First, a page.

Where will it go?
Wheelabrator want to build their massive waste to power incinerator alongside the A303 just East of Andover, adjacent to the Raymond Brown “Enviropark”.
Brown’s recycling plant was accepted by most locals without demur, but this proposal is an entirely different matter.
It would be on high ground in the heart of the Test Valley, overlooking the Rivers Test and Dever. It would also be visible from the North Wessex Downs, an area of outstanding natural beauty.
The US company’s plan puts the structure between the villages of Longparish and Barton Stacey -both of which are designated conservation areas. With its chimneys between 70 and 80 metres tall, the incinerator would be next door to a heavily used army helicopter training area.
Ironically, the 46-metre-tall building would partially shade the existing solar farm on the land next door, reducing the amount of genuinely clean power it can produce.
Who is building it?
Wheelabrator is a US company based in New Hampshire. It is second largest waste to energy business in the States and it is owned by Macquarie Infrastructure Partners, part of the Australian Macquarie Group. Wheelabrator run nineteen incinerators worldwide, with one operational and three under construction in the UK.
In 2011 in Massachusetts, Wheelabrator was charged with improperly disposing of contaminated sludge and waste water. The company had to pay a record $7.5 million to settle a state lawsuit.
Eighteen months before that, complaints by employee whistleblowers triggered a state investigation of Wheelabrator incinerators. The alleged violations included emitting ash through holes in the plant’s roof and walls; failure to properly treat and dispose of ash and dumping waste water in the surrounding wetlands.
The Planning Process: The 6 Steps
Wheelabrator say the plant would generate between 51 and 65 megawatts of electricity. Conveniently this is enough to make the scheme a NATIONAL STRATEGIC INFRASTRUCTURE PROJECT (SIPS) requiring a Development Consent Order (DCO).
That means the decision on whether to allow it to be built is taken away from local authorities and put into the hands of the Government Inspectorate and ultimately the Minister of State for Business, Energy and Industrial Strategy.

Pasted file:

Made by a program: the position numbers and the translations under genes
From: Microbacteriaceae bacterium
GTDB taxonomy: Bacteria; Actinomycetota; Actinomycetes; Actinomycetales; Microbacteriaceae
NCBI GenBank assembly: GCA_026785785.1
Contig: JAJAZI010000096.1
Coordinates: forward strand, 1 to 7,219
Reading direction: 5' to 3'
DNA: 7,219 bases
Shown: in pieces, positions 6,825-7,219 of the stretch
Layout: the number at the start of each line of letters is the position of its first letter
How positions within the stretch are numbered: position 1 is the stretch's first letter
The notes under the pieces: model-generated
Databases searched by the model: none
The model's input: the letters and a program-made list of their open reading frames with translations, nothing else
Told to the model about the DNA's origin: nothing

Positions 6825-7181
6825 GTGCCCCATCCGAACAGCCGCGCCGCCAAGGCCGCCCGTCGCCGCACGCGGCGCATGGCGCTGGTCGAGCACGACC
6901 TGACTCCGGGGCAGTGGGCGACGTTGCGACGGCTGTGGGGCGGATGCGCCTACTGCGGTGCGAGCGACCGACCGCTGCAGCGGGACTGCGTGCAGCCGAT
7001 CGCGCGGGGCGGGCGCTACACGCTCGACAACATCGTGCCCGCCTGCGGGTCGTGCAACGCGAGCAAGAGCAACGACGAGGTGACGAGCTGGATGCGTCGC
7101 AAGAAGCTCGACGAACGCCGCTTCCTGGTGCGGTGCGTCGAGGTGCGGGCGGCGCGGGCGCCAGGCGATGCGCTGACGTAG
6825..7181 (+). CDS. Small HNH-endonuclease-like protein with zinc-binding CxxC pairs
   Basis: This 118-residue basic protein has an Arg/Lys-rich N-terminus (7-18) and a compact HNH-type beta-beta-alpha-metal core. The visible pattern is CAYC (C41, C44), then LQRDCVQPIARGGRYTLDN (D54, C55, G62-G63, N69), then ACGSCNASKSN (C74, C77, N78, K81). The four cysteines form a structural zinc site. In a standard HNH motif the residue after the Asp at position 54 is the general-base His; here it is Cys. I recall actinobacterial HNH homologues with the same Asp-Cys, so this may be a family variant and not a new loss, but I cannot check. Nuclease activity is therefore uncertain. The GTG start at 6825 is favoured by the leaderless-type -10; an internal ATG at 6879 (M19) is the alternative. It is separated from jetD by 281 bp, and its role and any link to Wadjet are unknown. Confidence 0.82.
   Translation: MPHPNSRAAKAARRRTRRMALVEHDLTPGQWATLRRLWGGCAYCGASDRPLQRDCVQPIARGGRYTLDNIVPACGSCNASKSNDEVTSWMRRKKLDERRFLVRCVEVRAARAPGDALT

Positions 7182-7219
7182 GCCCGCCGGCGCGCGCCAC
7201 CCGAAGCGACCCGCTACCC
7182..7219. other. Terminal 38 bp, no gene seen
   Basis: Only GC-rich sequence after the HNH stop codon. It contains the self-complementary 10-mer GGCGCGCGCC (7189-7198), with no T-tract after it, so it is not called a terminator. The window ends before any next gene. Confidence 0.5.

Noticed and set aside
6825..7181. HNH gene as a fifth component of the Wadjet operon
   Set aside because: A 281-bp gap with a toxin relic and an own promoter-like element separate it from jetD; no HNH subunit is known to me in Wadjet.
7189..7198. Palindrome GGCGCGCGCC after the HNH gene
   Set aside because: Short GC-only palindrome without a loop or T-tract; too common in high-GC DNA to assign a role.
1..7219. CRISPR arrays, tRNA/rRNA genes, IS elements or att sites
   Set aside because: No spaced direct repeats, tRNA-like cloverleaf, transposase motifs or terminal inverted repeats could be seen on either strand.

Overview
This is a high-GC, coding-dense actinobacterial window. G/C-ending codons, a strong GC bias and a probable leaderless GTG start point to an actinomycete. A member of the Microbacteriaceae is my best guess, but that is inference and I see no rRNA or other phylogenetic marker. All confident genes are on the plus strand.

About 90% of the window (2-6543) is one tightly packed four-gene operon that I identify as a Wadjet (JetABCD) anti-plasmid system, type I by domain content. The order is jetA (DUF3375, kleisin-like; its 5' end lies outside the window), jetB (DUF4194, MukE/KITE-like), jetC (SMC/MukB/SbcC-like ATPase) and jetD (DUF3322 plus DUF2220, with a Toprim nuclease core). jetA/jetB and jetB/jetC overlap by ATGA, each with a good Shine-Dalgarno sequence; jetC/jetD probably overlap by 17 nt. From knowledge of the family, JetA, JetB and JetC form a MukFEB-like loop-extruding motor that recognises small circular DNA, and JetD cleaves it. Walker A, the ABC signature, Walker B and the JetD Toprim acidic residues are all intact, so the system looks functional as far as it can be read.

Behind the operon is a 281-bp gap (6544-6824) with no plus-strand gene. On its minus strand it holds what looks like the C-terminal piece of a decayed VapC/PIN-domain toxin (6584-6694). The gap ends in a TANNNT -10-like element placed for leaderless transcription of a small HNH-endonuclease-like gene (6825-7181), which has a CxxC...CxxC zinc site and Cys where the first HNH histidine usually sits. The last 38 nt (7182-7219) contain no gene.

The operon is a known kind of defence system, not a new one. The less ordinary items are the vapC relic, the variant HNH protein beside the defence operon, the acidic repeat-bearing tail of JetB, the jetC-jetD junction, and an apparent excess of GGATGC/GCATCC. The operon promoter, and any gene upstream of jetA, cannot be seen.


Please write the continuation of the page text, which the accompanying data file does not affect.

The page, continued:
As consultees, Hampshire County Council and other local politicians can express an opinion BUT HAVE NO POWER TO DECIDE whether they want this monster on our doorstep.
This chart outlines the application process and you can be involved.
The project is now at the pre-application stage
Wheelabrator held brief public display – which they describe as a consultation – during the spring of 2019 in Longparish and Barton Stacey.
The firm has submitted an initial “scoping” report to the Government Inspectorate which has now called for much more information.
For instance, it wants to know more about the visual impact over a much greater distance than Wheelabrator proposed, as well as the effect on wildlife and water courses. It also wants to know how Wheelabrator would deal with a major incident, and details of how power generated will reach the National Grid 8km away.
Stage two involves statutory consultation period under the planning act 2008, which is running from 1st Nov to 12th Dec 2019. THIS WILL BE THE BEST OPPORTUNITY FOR YOU TO COMMENT ON, AND POTENTIALLY INFLUENCE THE PROPOSAL.
The formal application for development consent will then be made to the Inspectorate. Wheelabrator say this could be towards the end of 2019, but there are suggestions it may be delayed until the New Year.
If the application is accepted a Government inspection panel will then examine the project. THIS STAGE PROVIDES IS AN OPPORTUNITY FOR YOU TO REGISTER AS AN “INTERESTED PARTY.”
SUBMISSIONS CAN ALSO BE MADE AT PUBLIC HEARINGS before the panel submits its recommendation to the secretary of State for Business, Energy and Industrial Strategy who will decide whether to grant consent or reject the scheme.
His or her decision is be subject to legal appeal.
The Keep Test Valley Beautiful team is aware of the widespread anxiety about the proposed Incinerator between the villages of Barton Stacey and Longparish in the heart of beautiful Hampshire countryside.
Concern has also been expressed by people living in Whitchurch, Andover, Winchester, Overton, Wherwell Sutton Scotney and many other communities.
The future of burning waste is currently under question in the UK and other countries, as it pollutes the atmosphere and contributes to global warming.
Use the form to contact us with any comments or requests for more information.
The campaign to ‘BIN THE INCINERATOR’ is being pursued with energy and determination, but needs help with funding.
Donations will help pay for expert advice about the impact on air quality, flora and fauna, the local aquifer and rivers as well as passing on information through promotional material.
Please donate to help us defeat this monstrous scheme.